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A Day in the Life of an IT Recruiter

Nov 11 , 2015

Recruiting involves many different skills and services in human resources management.

What happens in a typical recruiter's day? Let's explore a day in the life of "Jim" the IT recruiter to gain some insight into how recruiting happens.

When Jim comes into the office in the morning, several things probably call for his attention right away. Jim will have to be intentional about how he spends his time so that his activities have the desired results of matching up qualified people to open positions he has been hired to fill.

Managing Competing Priorities

If Jim is building or has built a talent pipeline, he probably relies on social media as one of the ways to make connections that keep the pipeline humming. So if Jim hasn't already checked his professional social media pages for new activity to which he can respond and from which he can cull names for the talent pipeline, he may do that when he gets into the office.

It's important for Jim to decide in advance how much time to spend on social media, since it is a time-sucking beast that can derail even the most motivated recruiters (or anyone for that matter). The good news is, a disciplined social media user can accomplish a great deal in just a few minutes a day.

Another thing that will want Jim's attention is his email and phone messages. Applicants may want an update on new opportunities or the status of jobs they've applied for, companies may have new open positions to discuss, or community leaders may want to chat about upcoming networking events that could yield more talent for the pipeline.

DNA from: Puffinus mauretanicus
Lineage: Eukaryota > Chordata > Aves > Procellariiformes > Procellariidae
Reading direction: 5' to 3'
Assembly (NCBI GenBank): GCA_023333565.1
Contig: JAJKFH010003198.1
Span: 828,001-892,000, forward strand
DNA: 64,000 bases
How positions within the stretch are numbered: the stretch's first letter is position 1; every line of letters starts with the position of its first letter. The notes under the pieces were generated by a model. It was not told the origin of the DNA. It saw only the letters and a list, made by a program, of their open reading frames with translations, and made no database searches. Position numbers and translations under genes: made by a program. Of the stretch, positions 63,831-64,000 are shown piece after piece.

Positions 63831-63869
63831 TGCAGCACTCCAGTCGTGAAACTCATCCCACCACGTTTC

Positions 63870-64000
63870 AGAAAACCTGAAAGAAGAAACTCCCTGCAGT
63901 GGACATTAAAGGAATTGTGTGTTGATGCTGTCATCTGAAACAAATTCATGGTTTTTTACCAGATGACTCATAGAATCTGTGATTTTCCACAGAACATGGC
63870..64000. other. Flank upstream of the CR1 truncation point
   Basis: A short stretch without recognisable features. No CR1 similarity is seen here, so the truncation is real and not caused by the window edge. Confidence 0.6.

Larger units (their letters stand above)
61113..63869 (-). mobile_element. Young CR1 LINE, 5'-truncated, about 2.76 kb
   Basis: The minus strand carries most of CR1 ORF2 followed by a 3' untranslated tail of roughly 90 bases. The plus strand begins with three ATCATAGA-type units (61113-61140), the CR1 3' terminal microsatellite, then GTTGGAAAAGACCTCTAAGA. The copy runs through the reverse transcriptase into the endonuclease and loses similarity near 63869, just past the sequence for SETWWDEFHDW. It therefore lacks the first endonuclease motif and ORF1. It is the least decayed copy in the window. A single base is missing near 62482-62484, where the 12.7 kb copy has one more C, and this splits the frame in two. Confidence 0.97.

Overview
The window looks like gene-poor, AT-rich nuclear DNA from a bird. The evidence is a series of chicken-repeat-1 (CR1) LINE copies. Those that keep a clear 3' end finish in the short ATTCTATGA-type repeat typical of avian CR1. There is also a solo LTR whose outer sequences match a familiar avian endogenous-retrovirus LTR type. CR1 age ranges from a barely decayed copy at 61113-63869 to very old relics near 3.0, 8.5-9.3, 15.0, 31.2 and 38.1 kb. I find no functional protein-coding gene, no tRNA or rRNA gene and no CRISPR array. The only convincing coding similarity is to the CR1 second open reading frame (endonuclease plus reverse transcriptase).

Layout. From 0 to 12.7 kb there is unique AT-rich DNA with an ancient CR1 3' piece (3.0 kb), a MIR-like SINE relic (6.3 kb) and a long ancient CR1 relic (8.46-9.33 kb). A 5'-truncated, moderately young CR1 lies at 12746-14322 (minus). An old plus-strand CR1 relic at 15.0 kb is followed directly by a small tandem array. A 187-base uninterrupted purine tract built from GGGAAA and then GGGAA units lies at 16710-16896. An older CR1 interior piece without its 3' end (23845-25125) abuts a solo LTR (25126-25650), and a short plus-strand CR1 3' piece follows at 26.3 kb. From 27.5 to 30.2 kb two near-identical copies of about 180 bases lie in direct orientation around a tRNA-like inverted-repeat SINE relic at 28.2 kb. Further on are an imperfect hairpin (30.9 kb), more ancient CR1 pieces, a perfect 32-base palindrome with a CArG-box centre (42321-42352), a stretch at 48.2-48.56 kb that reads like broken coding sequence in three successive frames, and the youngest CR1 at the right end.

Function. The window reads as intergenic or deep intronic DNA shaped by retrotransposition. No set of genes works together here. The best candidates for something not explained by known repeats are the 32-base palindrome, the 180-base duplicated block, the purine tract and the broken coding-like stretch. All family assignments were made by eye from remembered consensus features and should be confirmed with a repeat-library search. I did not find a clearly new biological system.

Meeting face-to-face has many benefits for recruiters.

Working to Fill Positions

An IT recruiter's bread and butter comes from filling open positions, so they will spend significant time posting jobs in various places and reviewing resumes sent for jobs they have posted. Because IT recruiters may get over 100 resumes for a single position at times, they typically use computer software to pre-screen resumes and find the few that are actually qualified for the position.

Because they also don't get any qualified candidates for some positions, they use their talent pipelines to identify qualified candidates, whom they will have to contact to find out if the identified candidates are interested in applying for the position. Without talent pipelines, it may be nearly impossible to fill some open positions that have specific skill sets or experience requirements.

The Power Lunch (or Dinner)

The best recruiters don't eat lunch at their desks or grab snacks from the vending machine, they use their lunch break (and sometimes dinner) to jump-start their recruiting and connect with people who can further their efforts. It may be a recruit from the talent pipeline that they want to get to know better, a community leader with networking opportunities, or a company-client with which they want to communicate about a position that is open. Talking to people in real life has many benefits beyond the ones listed above.

GDH offers recruiting services to fill open positions from our talent network or other sources. Contact us today to see how your company can benefit.